Algernon Sidney, Republican Stability, and the Politics of Virtue
Among the more distinctive features of the classical republican tradition is the importance it accorded to civic virtue. This paper explores the views of Algernon Sidney, one of the first of the English republicans to write about civic virtue in any detail. His relatively neglected arguments are worth examining both because they are more sophisticated than often believed, and also because they shed much-needed light on some important aspects of republican theory. As shown in this paper, the role of civic virtue in republican theory is poorly understood. In correcting a common misimpression of Sidney’s views, this paper improves our understanding of the republican politics of virtue in general.
A Republican Argument for the Rule of Law
While the rule of law is surely a very important good, the standard discussions in the literature lead many to conclude that the rule of law is either a relatively trivial political ideal, or else a redundant one. What is needed is a persuasive defense of the rule of law that properly reflects its great significance for human well being. The first step towards building such an argument is to question a widely-shared but often unnoticed assumption that the rule of law should be understood as a virtue of legal systems. The path is then cleared for a civic republican argument for the rule of law, built on two theses: first, the thought that an ideal society would be one in which no one is the master of anyone else, and second, the thought that our freedom from domination is not natural or pre-institutional.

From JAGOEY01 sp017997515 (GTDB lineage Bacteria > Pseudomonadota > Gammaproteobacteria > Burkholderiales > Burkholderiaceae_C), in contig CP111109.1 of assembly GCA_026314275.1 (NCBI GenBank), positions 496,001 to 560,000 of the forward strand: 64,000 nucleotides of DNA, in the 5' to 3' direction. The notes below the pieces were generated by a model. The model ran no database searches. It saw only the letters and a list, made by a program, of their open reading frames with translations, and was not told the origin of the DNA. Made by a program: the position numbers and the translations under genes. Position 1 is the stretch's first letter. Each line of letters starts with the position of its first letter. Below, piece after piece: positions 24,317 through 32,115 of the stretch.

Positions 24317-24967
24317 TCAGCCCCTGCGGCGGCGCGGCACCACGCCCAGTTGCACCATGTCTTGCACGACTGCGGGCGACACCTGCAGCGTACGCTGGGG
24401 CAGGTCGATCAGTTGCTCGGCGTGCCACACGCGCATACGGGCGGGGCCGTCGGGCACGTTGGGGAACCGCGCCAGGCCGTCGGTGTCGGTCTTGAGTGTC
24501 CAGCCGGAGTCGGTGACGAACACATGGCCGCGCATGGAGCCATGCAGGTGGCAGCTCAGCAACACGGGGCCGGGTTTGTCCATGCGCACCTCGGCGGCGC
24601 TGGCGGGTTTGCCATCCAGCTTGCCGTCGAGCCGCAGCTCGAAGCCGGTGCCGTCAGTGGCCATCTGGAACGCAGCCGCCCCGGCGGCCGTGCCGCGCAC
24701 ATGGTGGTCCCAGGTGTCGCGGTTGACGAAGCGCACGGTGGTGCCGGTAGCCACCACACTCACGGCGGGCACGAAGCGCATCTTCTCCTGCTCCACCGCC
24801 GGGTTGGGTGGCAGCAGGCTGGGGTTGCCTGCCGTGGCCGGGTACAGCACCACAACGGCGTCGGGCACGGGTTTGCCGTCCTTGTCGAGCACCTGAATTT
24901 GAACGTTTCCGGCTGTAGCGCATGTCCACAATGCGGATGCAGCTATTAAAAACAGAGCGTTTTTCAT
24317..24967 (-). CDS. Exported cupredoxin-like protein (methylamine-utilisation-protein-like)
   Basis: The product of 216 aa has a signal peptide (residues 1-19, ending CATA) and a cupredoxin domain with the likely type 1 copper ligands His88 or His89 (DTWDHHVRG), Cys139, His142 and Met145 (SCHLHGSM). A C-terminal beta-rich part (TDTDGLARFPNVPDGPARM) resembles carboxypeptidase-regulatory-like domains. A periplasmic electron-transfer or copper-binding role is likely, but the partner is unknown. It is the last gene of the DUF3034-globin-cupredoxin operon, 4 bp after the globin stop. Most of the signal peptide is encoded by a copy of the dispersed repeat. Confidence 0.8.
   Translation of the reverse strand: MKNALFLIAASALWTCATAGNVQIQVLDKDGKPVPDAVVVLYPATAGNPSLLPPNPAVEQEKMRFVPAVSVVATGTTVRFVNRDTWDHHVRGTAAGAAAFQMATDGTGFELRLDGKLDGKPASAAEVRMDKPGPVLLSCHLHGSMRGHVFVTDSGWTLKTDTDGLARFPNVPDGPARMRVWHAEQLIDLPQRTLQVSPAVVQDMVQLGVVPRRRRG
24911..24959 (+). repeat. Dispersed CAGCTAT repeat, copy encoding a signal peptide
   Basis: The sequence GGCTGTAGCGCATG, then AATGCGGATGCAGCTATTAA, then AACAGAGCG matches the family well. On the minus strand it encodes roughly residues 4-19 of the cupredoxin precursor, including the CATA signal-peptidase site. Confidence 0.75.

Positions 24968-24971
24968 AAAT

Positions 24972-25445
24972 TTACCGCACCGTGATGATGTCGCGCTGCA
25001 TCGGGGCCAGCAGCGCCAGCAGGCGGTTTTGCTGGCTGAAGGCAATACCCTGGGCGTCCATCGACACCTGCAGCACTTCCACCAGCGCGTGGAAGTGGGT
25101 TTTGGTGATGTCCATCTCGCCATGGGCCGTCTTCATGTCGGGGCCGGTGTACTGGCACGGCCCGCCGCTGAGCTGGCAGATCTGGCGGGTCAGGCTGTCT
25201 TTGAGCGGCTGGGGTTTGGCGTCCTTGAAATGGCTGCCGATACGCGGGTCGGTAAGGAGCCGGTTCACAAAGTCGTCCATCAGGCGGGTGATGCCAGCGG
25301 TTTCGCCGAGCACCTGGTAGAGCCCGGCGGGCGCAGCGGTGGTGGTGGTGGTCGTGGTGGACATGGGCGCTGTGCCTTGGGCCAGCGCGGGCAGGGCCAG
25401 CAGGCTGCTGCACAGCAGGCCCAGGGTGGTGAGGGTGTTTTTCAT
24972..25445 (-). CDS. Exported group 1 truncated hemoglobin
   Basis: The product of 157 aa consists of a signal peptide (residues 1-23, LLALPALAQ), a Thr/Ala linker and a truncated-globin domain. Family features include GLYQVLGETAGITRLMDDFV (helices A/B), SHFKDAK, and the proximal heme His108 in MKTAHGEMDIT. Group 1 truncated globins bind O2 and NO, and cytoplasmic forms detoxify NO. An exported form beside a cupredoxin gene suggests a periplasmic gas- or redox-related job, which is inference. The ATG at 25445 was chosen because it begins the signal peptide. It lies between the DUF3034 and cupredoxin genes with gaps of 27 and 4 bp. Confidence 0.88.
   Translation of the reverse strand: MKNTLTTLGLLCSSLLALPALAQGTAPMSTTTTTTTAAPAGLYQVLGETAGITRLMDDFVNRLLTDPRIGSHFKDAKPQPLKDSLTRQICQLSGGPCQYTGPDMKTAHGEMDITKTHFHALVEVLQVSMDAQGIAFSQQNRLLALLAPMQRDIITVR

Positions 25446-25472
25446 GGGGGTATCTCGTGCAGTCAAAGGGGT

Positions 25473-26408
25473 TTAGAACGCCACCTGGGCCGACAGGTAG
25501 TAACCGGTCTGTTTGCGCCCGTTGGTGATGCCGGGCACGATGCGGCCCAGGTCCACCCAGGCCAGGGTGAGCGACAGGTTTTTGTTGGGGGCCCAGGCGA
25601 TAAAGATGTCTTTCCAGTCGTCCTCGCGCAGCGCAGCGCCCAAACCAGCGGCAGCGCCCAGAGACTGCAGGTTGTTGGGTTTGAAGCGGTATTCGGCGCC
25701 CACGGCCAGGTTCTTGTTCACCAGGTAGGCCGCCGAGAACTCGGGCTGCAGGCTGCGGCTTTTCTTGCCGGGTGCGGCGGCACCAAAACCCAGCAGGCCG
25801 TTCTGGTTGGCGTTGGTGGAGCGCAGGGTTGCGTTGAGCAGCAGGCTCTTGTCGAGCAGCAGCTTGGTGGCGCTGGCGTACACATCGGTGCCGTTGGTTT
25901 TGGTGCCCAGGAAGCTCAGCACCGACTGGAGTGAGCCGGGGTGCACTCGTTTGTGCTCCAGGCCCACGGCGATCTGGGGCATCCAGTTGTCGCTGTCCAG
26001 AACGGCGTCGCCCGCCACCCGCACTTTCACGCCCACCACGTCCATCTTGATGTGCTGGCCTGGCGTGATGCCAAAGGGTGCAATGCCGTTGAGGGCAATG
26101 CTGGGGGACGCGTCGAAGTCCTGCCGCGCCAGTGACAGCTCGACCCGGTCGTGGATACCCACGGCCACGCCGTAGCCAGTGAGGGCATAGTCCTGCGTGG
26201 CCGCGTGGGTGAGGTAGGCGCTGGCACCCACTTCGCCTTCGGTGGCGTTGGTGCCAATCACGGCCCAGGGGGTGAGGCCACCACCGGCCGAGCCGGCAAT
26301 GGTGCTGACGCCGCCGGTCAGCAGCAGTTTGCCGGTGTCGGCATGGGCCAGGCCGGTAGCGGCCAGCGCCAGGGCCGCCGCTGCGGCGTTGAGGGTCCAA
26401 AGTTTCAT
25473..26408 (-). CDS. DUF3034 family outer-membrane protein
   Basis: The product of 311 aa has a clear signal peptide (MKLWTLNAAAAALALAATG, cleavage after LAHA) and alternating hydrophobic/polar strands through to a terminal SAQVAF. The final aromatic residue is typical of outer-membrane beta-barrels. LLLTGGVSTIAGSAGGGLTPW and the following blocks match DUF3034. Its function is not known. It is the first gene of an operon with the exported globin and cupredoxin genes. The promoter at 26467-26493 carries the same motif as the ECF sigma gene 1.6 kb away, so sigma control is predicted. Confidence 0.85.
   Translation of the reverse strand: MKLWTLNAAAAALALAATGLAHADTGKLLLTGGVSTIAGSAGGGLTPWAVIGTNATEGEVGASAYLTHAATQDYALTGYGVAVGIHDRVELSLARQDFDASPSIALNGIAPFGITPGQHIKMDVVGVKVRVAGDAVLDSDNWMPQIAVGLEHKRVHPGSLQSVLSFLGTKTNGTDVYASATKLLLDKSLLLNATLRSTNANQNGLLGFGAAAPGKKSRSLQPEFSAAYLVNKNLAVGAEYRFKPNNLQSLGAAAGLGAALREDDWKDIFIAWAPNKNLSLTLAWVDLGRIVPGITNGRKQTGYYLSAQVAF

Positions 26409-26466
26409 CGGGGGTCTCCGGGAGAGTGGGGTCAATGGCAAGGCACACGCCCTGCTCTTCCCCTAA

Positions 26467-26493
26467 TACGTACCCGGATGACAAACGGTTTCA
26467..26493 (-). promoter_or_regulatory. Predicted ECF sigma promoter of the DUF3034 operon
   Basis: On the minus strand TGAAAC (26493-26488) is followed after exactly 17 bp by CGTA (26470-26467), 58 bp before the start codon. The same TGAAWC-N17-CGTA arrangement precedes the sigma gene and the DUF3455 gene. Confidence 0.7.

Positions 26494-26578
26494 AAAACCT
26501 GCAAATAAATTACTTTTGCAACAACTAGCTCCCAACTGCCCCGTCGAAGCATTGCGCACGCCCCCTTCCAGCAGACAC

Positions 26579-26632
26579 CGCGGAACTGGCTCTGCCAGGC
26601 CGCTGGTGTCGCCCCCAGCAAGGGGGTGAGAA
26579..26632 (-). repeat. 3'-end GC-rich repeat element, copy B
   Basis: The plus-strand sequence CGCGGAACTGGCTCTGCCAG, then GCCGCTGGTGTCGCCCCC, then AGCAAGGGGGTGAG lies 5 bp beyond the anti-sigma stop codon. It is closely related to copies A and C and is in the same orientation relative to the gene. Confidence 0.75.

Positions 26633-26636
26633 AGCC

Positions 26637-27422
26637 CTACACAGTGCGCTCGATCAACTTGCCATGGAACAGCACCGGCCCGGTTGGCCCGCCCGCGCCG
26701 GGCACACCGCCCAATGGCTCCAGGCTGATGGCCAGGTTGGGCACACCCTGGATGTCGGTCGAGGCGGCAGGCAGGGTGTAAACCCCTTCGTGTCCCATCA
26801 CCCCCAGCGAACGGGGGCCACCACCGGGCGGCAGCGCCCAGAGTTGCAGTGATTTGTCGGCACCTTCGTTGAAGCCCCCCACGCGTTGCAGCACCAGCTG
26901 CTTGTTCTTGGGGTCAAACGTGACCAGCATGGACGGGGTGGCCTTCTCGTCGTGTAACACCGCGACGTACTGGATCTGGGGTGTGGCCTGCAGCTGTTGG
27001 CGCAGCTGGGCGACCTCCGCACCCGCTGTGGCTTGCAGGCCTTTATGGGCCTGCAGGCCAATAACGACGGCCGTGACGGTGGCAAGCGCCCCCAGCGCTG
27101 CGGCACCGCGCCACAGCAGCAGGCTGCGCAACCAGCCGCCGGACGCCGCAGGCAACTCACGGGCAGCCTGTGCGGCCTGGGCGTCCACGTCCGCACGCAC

Republicanism and the International Rule of Law
While there are many disputes as to the meaning of the rule of law and as to the ultimate grounds of its value, it is generally accepted that the municipal rule of law is a good thing. Should we similarly regard the international rule of law as a good thing? This paper argues that the international rule of law is best defended on the the unlikely grounds of personalism, republicanism, and legal positivism.
In Defense of the Practice Theory
All legal positivists agree that the possibility of law depends fundamentally on social facts. But what are the relevant social facts? H.L.A. Hart proposed that law is made possible by the practice among legal officials of observing conventional social rules, most importantly, rules of recognition. Many legal theorists have attacked this theory – not only opponents of positivism, but also many positivists. This paper address those criticisms raised specifically by positivists, and argues that they fail because they misunderstand the nature of the organizational challenge to which rules of recognition are the solution. The challenge of establishing a legal system is essentially the challenge of constituting a group agent and, when viewed through Philip Pettit’s account of group agency, the practice theory can easily be defended against the standard criticisms